"[T]his regression this morning sets in a different kind of psychotic disorganization or sudden breaks in his way of holding on to reality. And it is not necessarily a reaction to the stress of this trial but a sudden slipping, a sudden bout of disorganized thinking so that he is totally clear up to March 8 and the period from then to the present is totally lost to him. * * * I think his mind is totally regressed * * *." After further testimony, defense counsel asked Dr. Blackman, "Do you feel that presently the defendant, Norman Stanhope, is able to adequately communicate with his counsel with respect to this case?" The State objected, stating, "That is not the question before the Court at this time," which objection was sustained. The defense counsel rephrased his question and met the same objection and once again it was sustained. On cross-examination, Dr. Blackman further clarified his conclusions: "Norman Stanhope through this regression that manifested itself this morning is in some kind of psychotic denial of what he is with, what he is being presented with by this jury and this court. * * * it was a psychotic kind of regression and not merely a type of amnesia a person resorts to because he cannot face something."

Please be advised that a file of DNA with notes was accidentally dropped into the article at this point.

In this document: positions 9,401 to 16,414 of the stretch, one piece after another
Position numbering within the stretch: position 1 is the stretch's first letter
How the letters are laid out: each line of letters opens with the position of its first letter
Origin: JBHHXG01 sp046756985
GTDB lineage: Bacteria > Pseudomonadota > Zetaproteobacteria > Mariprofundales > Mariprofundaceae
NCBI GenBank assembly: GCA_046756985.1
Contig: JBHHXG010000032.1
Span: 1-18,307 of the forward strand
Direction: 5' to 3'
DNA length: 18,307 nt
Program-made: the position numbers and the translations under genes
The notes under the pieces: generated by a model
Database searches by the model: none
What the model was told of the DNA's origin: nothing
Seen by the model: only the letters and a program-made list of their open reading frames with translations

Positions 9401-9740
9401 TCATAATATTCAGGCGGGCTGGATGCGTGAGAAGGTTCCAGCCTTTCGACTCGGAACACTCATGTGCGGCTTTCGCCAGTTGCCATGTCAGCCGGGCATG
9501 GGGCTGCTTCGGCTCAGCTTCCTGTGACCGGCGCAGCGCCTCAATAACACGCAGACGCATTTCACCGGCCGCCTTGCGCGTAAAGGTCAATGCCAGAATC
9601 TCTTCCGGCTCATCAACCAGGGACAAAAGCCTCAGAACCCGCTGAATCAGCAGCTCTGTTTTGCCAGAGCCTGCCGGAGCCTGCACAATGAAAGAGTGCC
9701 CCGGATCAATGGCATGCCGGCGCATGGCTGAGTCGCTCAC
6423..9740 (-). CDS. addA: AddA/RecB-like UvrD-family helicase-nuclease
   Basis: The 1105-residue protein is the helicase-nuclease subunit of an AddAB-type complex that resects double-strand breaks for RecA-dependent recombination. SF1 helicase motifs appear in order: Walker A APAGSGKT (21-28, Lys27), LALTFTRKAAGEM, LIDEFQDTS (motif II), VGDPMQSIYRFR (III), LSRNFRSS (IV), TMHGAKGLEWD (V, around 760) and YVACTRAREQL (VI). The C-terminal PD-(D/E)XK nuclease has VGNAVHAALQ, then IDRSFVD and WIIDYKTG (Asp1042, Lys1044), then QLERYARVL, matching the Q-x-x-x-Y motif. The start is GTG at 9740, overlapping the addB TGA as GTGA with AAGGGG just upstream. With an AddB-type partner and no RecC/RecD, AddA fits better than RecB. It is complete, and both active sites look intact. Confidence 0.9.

In rebuttal, the State called Dr. Groves Smith, whose examinations of Stanhope had been somewhat less extensive than Dr. Blackman's and who had not examined Stanhope since September 5, although Dr. Smith had been present in the courtroom when defendant testified earlier on the 21st, and also on September 11. He testified essentially as he had at the pretrial competency hearing, to the effect that "there are personality trial disturbances but that is not mental illness." On crosss-examination, he was asked, "Do you think he [defendant] looks like a normal person today?" He responded, "I cannot make an expression without seeing him as of today. But I will say that this conduct which I see here is not evidence of mental illness today in my evaluation of knowing him since June. * * * It is evidence of hysterical amnesia in which there is a wilful disregard of wanting to have the Court see him as he has been seen by me on other occasions, and it is a thing I have run into at least, I would say, three or four thousand times * * *." When asked hypothetically if the defendant's inability to recall the events from March 8, 1967, to the present would "indicate anything at all with regard to his mental capacity or mental condition?", Dr. Smith replied, "I feel this is a convenient amnesia and I say it advisedly." Being then asked, "You think it is a real amnesia?", he replied, "I feel it is a convenient amnesia. I don't know, because I haven't had the chance to examine the person, but it is one that I have found to happen time after time in situations where they are facing issues which they do not like."

Dr. Smith clarified his impressions somewhat in the following exchange:

"Q. Well, you think Norman is all right here this morning?

A. I won't say.

Q. Do you think he knows what is going on here today, doctor?

A. In my frank opinion, I would ...